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I’m sorry this didn’t work out for you, Bart! I did enjoy your review, though! 🙂 I think I read it simply as a cautionary tale of its time, with the heavy pessimism, real-life autocratic tendencies of the leadership everywhere (remember Thatcher or Reagan or Soviet Union and MAD doctrine?) and slowly fading scientific optimism. I agree with most of your points, actually – it’s just that here most of the stuff didn’t bother me as I was too surprised and shocked by the ending (I know, I shouldn’t have, but the privilege of youth etc. 😊 Maybe it also had something to do with the character of Pirx who was always such an optimistic figure – a down-to-earth, self-made man with reason guiding him through various misadventures – I was pulled into false sense of security). I hated this book right after I read it; I felt cheated and diminished. But Fiasco would not let me be and after some digestion time I came to appreciate it. The science is outdated and there’s too much of it, sure. Unfortunately, Lem’s game theory is spot on, however stupid that would sound. Similar misunderstandings and false assumptions apparently brought us close to nuclear war more than once during Cold War. Lem employed in Fiasco many of the real-life game theory dilemmas and scenarios; and human propensity to revert to higher authority in time of crisis is also documented.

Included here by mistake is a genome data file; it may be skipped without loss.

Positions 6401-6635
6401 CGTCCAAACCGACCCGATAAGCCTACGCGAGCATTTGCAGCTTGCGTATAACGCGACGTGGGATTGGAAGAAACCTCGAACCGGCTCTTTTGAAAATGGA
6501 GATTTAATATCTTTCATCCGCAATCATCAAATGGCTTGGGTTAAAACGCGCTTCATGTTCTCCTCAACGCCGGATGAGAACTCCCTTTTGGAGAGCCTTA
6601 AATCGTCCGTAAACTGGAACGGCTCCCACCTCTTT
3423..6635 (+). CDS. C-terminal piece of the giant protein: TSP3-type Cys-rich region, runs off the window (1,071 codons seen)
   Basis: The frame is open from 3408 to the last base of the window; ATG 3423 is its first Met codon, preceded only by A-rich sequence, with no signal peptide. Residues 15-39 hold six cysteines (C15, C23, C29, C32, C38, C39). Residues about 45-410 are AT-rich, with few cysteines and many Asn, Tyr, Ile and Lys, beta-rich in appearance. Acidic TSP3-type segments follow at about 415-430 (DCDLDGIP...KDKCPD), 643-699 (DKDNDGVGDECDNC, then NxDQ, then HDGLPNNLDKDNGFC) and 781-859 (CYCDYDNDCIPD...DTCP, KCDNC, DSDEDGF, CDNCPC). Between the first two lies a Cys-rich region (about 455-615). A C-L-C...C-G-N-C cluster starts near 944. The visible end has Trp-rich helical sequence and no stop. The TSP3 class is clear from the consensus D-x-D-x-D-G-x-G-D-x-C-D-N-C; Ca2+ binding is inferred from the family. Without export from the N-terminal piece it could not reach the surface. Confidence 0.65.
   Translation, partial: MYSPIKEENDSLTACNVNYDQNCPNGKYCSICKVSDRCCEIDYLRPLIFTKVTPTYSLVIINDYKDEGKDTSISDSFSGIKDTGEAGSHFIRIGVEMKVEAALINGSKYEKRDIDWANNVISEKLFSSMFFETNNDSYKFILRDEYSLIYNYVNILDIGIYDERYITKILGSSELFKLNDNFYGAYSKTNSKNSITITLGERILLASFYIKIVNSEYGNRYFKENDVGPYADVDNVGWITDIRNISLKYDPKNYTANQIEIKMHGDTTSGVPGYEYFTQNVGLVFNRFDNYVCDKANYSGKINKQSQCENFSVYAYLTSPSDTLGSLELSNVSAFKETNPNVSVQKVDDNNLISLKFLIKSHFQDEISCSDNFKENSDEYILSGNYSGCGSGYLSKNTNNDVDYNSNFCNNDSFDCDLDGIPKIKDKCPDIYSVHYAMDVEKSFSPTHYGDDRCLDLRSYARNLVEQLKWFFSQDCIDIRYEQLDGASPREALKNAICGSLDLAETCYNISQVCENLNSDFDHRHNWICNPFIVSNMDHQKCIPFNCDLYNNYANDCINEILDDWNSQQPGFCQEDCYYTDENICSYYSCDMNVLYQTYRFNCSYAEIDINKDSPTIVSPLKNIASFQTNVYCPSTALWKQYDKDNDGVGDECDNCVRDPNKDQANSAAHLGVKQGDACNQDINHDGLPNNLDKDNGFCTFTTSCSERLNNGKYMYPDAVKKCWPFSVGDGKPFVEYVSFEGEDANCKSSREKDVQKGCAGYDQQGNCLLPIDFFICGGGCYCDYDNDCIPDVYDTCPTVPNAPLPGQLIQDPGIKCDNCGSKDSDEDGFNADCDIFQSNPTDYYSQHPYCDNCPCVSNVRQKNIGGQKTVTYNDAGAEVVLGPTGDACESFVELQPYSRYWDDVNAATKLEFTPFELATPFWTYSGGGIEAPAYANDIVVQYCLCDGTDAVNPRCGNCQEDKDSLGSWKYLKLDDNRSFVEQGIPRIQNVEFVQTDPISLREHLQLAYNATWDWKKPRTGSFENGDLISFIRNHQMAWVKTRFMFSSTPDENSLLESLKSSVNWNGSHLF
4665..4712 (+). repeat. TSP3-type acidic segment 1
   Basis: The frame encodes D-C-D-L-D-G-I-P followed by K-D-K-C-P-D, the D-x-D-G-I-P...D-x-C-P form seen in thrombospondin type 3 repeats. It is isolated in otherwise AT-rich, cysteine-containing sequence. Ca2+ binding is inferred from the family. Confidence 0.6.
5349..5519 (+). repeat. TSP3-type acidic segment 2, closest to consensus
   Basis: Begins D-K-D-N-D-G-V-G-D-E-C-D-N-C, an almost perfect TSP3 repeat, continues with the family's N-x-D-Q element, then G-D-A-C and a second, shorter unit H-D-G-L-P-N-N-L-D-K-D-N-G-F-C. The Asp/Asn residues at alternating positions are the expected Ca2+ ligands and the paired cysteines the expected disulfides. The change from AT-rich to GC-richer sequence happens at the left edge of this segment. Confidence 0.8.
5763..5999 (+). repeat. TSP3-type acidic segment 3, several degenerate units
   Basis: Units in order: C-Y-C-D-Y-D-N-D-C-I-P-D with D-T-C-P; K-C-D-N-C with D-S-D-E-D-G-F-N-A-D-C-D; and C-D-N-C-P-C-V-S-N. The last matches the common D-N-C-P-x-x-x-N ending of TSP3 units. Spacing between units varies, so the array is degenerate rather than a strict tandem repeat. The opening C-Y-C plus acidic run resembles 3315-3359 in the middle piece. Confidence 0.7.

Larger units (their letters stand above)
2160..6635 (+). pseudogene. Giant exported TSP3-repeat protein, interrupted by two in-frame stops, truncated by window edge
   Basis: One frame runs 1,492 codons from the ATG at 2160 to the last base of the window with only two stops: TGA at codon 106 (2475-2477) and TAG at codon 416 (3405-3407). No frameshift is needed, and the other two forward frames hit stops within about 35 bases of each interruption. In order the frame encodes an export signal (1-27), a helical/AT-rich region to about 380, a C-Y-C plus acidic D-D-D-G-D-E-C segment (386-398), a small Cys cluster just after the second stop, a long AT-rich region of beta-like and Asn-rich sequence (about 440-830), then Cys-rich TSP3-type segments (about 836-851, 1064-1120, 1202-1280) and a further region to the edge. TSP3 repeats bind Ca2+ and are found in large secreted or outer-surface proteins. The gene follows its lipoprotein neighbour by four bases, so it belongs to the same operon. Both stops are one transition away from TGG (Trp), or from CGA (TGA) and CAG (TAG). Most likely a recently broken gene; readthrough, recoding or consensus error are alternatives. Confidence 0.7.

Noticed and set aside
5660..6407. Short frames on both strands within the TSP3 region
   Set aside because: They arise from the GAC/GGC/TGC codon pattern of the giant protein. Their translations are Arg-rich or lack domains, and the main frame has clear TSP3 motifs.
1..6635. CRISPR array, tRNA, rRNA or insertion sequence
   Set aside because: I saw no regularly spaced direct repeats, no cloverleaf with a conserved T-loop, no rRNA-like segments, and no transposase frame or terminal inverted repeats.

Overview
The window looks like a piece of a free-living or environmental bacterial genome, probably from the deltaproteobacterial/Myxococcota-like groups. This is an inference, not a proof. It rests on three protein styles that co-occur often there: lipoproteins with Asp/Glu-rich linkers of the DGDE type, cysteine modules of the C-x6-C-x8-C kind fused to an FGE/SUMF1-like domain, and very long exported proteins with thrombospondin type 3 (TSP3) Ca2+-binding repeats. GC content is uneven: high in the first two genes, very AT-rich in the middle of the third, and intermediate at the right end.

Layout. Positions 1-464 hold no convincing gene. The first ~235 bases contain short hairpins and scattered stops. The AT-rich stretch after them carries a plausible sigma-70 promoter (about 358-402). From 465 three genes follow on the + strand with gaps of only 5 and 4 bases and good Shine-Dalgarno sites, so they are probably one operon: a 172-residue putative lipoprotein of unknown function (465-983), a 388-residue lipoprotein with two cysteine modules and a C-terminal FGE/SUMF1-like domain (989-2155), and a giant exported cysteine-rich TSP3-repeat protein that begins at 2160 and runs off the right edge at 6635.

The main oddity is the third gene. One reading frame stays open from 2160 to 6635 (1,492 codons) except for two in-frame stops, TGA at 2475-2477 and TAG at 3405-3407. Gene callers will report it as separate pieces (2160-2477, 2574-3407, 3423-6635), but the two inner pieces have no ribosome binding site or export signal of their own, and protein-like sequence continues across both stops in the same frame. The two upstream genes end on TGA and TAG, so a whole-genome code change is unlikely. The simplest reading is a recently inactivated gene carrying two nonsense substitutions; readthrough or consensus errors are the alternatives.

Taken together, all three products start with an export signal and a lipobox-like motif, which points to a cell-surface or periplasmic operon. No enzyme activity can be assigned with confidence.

Just FYI, I think the part that’s rarely mentioned is that Lem wanted to overturn our preconceptions of the first contact and switch places of humanity and an alien civilization: we as aliens, coming like gods and not bestowing gifts but destruction because of our limited understanding.
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Thanks for that elaborate reply, always good to have another perspective. I guess our main differences are that I wasn’t invested in Pirx as I I haven’t read Tales of Pirx The Pilot, and the fact that I simply couldn’t get over the extremely dumb behavior of supposedly smart people. It instantly kills my enjoyment, whatever author. It tanked Ridley Scott’s Prometheus, it tanked some of Alastair Reynolds novels, etc. Not that smart people can’t be stupid obviously, but there’s a limit. The revival of Tempe was an early warning sign, but the destruction of the moon almost made me want to DNF. Sadly it didn’t really get better after that.
But you are right for sure, as a tale of its time, Lem’s choices are understandable, but for me still not excusable.